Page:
• change is inevitable in any relationship (which is why agreements must be revisited to make sure they are still serving everyone's needs); and not every good relationship is sustainable
  • there is no “correct” trajectory for how change “should” happen in the course of a relationship
  • one person can't be everything to anyone (under this paradigm, no one ever has to ask, “Why am I not enough for you?” or “You like so-and-so? What's wrong with me?”)
  • the dyad is not the only locus of intimacy

  • jealousy doesn't equal love; it is better for your psychological health to let it go; it is totally possible to overcome, or at least minimize, your feelings of jealousy
  • jealousy, when examined, proves to be a collection of fears (abandonment, personal inadequacy, etc.)
  • it is possible to develop positive feelings in place of or in addition to jealous feelings, i.e. "compersion" (happiness because of a partner's happiness with another)
  • it is possible to experience romantic love for more than one person at a time (though since relationships tend to be at different stages, and to fill different needs, in practice this overlap isn't complete....)
  • you can't be honest with others unless you understand your own emotions and learn to communicate about them without holding others responsible for how you feel: you have to have a clear sense of where your ego boundaries are
  • the desire to control one's intimate partners is unhealthy, and it's worth working to overcome this desire to control them, because everyone is happier when autonomy is respected and nurtured


  1. I believe the term you are searching for is "Relationship Anarchy" ;)

  2. Yup -- your ideas overlap with some of the broad concepts behind relationship anarchy (http://goo.gl/QntlqN), and also resonate with many of the ideas present of solo polyamory, and non-hierarchical polyamory.

  3. Well said, my wife & I largely agree with your assessment thanks to our experience over the past decade.

  4. OP- Great points and well written!

    Relationship anarchy sounds like yet another attempt for people to sound edgy, calm down hipsters it's a concept of relationships not a world government.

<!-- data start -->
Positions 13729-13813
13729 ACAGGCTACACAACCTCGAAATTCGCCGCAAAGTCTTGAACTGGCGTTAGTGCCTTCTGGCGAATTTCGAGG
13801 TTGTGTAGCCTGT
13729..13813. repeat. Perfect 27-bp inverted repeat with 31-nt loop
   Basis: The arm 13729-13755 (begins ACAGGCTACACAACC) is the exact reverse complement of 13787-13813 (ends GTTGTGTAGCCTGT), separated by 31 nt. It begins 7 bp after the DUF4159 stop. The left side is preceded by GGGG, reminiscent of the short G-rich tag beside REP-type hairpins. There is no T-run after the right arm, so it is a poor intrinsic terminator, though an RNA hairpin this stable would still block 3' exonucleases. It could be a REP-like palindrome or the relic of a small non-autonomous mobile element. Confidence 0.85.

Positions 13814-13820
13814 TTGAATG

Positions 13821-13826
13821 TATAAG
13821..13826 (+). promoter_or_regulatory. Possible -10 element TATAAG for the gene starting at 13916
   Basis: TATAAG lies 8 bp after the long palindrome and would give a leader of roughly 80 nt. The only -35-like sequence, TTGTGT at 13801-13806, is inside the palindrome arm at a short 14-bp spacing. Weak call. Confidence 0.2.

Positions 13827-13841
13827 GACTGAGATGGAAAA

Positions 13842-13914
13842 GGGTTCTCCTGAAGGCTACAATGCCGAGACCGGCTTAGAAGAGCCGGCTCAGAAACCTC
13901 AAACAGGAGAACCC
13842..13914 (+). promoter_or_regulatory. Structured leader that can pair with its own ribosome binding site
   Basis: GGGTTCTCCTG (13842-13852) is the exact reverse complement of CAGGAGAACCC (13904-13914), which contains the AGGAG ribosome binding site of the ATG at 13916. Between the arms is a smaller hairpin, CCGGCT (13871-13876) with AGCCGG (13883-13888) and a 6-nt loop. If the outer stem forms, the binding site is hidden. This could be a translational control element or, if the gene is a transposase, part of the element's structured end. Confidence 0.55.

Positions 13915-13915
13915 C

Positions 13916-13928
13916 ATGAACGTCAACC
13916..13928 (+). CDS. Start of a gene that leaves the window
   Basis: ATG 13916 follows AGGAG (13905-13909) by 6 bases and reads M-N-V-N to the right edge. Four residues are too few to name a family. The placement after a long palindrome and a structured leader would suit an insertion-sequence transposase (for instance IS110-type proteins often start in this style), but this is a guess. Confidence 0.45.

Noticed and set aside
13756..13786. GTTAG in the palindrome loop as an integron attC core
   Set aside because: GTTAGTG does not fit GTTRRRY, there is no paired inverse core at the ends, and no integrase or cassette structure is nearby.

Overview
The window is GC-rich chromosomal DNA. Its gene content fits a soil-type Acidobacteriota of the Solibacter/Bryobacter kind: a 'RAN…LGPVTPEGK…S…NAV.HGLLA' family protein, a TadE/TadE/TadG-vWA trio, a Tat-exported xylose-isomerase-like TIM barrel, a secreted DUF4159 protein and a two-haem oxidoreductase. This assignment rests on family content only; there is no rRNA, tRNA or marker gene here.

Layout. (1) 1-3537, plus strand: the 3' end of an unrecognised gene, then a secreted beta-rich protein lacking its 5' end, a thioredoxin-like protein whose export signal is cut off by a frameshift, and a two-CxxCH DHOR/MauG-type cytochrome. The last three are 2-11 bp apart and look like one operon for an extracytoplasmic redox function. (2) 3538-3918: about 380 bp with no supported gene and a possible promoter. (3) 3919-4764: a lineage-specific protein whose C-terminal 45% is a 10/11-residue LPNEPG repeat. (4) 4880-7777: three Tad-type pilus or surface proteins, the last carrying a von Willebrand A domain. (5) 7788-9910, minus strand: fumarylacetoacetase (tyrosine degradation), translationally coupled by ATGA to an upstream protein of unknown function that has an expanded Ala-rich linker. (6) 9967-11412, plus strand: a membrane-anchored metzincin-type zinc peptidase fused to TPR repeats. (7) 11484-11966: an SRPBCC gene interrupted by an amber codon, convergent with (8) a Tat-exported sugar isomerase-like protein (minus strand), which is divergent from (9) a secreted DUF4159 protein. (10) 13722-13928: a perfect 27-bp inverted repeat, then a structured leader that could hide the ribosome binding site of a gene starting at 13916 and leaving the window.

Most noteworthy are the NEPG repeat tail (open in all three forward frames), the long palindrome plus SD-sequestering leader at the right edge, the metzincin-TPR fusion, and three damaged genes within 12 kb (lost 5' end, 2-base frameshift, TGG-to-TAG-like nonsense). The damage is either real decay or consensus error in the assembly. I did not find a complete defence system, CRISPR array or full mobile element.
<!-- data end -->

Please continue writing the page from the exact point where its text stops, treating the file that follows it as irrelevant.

5. As others have already pointed out, the term already exists. :) You should look up Relationship Anarchy, because it's exactly what you're describing.

    1. I am somewhat familiar with Relationship Anarchy. In fact, my husband identifies as a Relationship Anarchist, based on what he's read. I do think there are differences between what I'm describing and RA, but perhaps these are not worth equivocating about. Or maybe I need to do a compare & contrast (if there is a contrast!) post soon....

  6. I found this article on my FB feed. In less than 24h, I read all of your posts from this blog. I enjoyed all of them. I really resonated with the sound human relationships wisdom that I'm sure helped tons of people reading them. Your writing style was such a delightful bonus on top of that.
    Viceroys and Vineropes,

    1. Thank you -- I am so honored. And great sign-off, btw ;-)

  7. As a 60 year old person who has been honestly nonmonogamous my entire adult life, everything you've enumerated here describes the "open relationship" paradigm I knew from the 70s to 90s.....which - in turn - from the 90s on had the term "polyamory" to alternatively use. That fact that you seem to be indicating that what you mention falls outside the poly paradigm is puzzling to me.

    1. Thanks for your comment, and also for all the excellent perspective you've provided over the years to people in the ORC (I'm a member, and recognize your name). To respond to your comment: I don't think anything I've listed *necessarily* falls outside the poly paradigm. What I think is that the term "polyamory" is generally understood to cover a more narrow subset of the things I've listed. This is the blessing and the bane of more media attention over the last decade: popular cultural representations of polyamory have normalized a version that's rife with stereotypes and also some troubling assumptions (couple privilege, for example).

  8. Jakarta....not sure how to reply directly to you post (as far as format). Yes. I - unfortunately due to trends - agree with that, which is why I tend to simply say I am non-monogamous rather than polyamorous these days. I've also been told should identify myself as "RA". I think the distinctions that some RA's attempt to make is total bullshit, frankly. Back in the day, open relationship meant what polyamory has meant to me. I still and will always consider them interchangeable terms. That said, I totally reject other people telling me how to identify. I feel identifying as non-monogamous disempowers the ability of others to tell me what I'm doing based on that. :) The bottom line is that I'm a practitioner of open relating, which to me means that we recognize each other as selfsoveriegn adults, at liberty to decide what we do with our own heart and body. Period.

    1. "We recognize each other as selfsovereign adults, at liberty to decide what we do with our own heart and body..."

      Now that's a damn fine description of open relating! I hope you don't mind if I quote you.